Absence of the state
IT is an interesting fact that Karachi has the highest literacy rate in Pakistan, but also the highest rate of political violence. Being the economic hub of Pakistan, Karachi accounts for more than 25 per cent of the country’s GDP, 54 per cent of central government tax revenues, 70 per cent of national income tax revenue and 30 per cent of industrial output.
Contrast this with the fact that in the last three years (2010-2012), about 5,000 people have died in Karachi as a result of targeted killings, according to the Citizens-Police Liaison Committee. The question is: why is Pakistan’s most literate as well as most developed city also its most violent? What explains the descent of Karachi into a cycle of violence and chaos?
This question can be answered by examining the role of ethno-political parties in Karachi as well as the role of the state and its policing powers.
Putting the spate of ethnic violence in Karachi in a conceptual context, one notes that inter-ethnic tensions in the city have to do with the fact that ethnic groups in the metropolis are placed not in a hierarchical/ranked position vis-à-vis each other, but are rather unranked.
This implies that though the Mohajirs are well-educated, middle-class and employed, this does not in any way put the Balochi-, Pushto- or Sindhi-speaking people in a particular subordinated position compared to the Urdu-speakers for the other ethnic groups are materially advantaged and going about their business in Karachi.
This relative independence for each ethnic group is reinforced through geography, in which groups located in distinct areas exercise relative autonomy to do whatever they deem fit, for example the Baloch in Lyari, Mohajirs in District Central and the Pakhtuns and Sindhis in the goths and peripheral areas of Karachi.
This unranked nature of competing ethnic groups (in which ethnicity in itself is not a marker of violence) becomes a cause of brutal ethnic conflict as the fight over land, extortion money and resources manifests itself in an overtly ‘ethnic’ idiom.
On the other hand, where ethnic groups are ranked with one dominating and the other(s) subordinate, the intensity and level of ethnic conflict remains low or static over a period of time because land, money and resources are the exclusive domain of a single ethnic group. However, where this is not the case, each ethnic group presumes itself to be powerful or capable enough to outdo the other.
In Karachi, what is perplexing is that in the realm of politics, the Mohajirs and Pakhtuns (and the Baloch and Sindhis for that matter) are tied together in a political partnership at the federal and provincial levels; the major parties representing them also share a commitment against religious militants such as the local Taliban. So why does this alliance not translate into a lessening of the state of ethnic conflict in Karachi?
The answer has as much to do with the role of the state as it has to do with the attitudes and policies of competing ethnic and other actors. More often than not the turmoil in Karachi is viewed through the following categories: Mohajirs vs Pakhtuns, Shias vs Sunnis, the Muttahida Qaumi Movement vs Haqiqi, etc. But the most pertinent question should be: where is the state?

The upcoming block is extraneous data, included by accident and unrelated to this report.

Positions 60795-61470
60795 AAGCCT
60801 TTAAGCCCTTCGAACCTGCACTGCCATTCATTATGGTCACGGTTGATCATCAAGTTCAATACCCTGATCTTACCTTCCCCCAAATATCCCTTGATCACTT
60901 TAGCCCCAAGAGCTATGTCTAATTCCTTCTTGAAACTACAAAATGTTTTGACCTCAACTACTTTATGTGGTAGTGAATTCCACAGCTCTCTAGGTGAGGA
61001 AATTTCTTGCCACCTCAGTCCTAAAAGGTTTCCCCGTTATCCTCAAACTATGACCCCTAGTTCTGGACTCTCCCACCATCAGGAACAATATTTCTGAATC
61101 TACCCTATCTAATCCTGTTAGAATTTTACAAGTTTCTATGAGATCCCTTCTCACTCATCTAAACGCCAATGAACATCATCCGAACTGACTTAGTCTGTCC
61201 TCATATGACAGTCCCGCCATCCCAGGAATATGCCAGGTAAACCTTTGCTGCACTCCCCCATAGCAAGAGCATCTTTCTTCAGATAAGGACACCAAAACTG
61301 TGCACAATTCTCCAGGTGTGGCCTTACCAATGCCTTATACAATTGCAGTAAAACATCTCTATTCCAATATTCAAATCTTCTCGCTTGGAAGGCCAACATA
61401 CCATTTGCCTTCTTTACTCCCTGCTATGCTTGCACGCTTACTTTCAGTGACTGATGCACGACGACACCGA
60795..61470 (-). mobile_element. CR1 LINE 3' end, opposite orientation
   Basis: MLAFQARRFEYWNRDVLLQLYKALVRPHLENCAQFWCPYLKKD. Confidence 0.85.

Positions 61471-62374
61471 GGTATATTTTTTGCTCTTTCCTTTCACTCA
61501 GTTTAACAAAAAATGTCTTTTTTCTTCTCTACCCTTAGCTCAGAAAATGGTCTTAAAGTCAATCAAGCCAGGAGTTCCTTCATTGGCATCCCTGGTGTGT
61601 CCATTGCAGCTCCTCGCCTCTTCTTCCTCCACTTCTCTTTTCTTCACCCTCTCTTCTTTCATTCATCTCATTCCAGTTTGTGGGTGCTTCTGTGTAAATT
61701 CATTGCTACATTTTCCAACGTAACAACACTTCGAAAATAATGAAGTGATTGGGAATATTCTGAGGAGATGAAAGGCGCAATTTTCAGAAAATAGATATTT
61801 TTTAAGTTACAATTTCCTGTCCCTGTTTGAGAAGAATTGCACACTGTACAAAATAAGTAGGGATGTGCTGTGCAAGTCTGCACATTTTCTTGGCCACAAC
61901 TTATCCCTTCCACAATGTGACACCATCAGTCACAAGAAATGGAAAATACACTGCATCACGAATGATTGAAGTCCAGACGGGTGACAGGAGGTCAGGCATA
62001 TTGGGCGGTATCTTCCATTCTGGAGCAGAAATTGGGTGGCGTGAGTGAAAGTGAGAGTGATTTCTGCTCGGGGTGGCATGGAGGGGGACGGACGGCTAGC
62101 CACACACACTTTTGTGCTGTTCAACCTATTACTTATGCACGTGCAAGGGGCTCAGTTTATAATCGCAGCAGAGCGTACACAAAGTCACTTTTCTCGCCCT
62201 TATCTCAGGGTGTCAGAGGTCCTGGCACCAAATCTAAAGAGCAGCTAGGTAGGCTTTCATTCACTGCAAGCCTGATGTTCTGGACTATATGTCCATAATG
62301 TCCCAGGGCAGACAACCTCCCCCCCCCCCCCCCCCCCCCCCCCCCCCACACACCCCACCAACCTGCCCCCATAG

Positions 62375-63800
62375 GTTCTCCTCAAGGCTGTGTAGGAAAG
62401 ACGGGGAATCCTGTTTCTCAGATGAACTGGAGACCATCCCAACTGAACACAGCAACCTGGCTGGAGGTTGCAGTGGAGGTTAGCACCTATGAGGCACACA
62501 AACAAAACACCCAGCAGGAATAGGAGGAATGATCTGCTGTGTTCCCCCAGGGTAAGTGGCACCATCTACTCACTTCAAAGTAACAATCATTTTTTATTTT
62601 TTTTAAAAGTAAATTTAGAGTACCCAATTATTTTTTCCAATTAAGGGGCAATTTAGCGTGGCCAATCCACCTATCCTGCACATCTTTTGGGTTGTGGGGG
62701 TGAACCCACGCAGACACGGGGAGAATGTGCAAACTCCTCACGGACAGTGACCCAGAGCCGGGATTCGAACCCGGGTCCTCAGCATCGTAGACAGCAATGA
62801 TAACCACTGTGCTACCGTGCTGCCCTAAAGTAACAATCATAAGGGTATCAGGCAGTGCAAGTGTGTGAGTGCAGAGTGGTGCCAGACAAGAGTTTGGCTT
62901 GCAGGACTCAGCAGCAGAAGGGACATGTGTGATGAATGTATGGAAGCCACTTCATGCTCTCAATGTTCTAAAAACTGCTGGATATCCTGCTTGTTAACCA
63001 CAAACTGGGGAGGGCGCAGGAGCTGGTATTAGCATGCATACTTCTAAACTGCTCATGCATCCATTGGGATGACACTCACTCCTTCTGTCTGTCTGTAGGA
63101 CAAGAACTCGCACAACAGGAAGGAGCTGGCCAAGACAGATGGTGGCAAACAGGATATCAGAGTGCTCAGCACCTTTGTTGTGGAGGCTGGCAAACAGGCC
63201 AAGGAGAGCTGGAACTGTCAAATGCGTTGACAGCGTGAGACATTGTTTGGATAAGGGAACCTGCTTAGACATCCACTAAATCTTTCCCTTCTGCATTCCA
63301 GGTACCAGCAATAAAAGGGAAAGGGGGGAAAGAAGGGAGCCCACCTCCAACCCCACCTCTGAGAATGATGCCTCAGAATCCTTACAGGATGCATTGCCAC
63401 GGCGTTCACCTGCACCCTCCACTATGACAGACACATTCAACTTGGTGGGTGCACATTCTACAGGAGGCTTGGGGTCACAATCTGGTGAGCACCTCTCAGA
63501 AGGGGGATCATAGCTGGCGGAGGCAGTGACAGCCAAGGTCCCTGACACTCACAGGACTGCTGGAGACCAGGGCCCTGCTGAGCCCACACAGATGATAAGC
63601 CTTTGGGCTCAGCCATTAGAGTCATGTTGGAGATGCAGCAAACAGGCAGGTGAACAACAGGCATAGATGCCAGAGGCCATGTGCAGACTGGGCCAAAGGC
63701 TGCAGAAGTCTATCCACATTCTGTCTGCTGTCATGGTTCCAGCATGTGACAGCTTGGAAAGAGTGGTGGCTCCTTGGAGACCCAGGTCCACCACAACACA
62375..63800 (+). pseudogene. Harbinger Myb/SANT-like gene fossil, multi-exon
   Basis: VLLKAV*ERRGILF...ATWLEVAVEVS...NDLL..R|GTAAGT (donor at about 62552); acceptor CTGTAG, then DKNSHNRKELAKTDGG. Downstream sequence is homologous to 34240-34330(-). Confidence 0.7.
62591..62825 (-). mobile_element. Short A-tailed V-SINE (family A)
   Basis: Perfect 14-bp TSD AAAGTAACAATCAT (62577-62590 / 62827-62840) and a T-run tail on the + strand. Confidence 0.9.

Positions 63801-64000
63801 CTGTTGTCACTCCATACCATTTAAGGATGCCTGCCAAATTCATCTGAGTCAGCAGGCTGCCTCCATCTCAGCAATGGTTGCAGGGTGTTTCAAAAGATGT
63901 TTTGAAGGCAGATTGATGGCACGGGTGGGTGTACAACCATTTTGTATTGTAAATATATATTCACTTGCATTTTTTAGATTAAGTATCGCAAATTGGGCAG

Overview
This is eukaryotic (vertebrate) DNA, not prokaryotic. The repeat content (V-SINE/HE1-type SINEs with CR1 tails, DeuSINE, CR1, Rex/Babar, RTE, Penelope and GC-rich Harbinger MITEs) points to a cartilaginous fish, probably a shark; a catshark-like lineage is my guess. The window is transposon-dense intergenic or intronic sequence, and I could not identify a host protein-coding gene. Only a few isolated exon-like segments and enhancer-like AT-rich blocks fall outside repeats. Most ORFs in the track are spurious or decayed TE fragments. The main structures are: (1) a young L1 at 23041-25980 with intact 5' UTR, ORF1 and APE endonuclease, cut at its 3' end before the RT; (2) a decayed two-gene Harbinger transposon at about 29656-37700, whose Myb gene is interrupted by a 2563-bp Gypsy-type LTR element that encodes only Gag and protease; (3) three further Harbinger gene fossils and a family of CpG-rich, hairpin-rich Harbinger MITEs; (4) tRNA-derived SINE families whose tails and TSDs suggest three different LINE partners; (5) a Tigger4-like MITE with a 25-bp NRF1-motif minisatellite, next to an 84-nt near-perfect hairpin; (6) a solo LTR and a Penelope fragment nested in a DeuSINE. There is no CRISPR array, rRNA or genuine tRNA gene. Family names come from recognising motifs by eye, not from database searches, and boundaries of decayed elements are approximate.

Thomas Hobbes put it clearly in his Leviathan that anarchy results due to the absence of a “common power” — that is the state — and that anarchy is the perfect breeding ground for “force and fraud”. What causes people, according to Hobbes, to put faith in a common power is the fear of death.
One feels that, with killings having become so routine, this fear of death has crossed its rational threshold in Karachi. With the absence of the state, there is no fear of it for anyone involved in criminal networks of extortion, kidnappings for ransom and the killing of innocent citizens on the basis of their sectarian or political allegiances.
The state should bring itself back in for peace to prevail in Karachi and the rest of the country. This entails that its policing powers should have the ability to punish the perpetrators of violence and bloodshed. However, the police and security personnel in the city are themselves compromised mainly due to political allegiances, which prevent them from punishing criminals and the corrupt.
Around 120 policemen were killed in Karachi in 2012, a phenomenon which is attributable to the wholesale politicisation of the police. By definition, institutions of the state, in order to have legitimacy and authenticity, should be above the considerations of social forces.
When state and social forces become one and the same, it is difficult to implement the writ of the state and a condition of anarchy becomes the order of the day.
Very recently, I happened to be waiting in a long queue for CNG when the owner of the station shut it down abruptly. I asked what was happening, to which the station owner replied that the police wanted him to close down the station because members of an ethno-political party were shutting the city down.
It was at that moment that I wondered that if the police had stopped the party workers from forcibly shutting down the city and stood behind the citizens of the metropolis, Karachi would not be what it is today.
The writer is assistant professor, Department of International Relations, University of Karachi.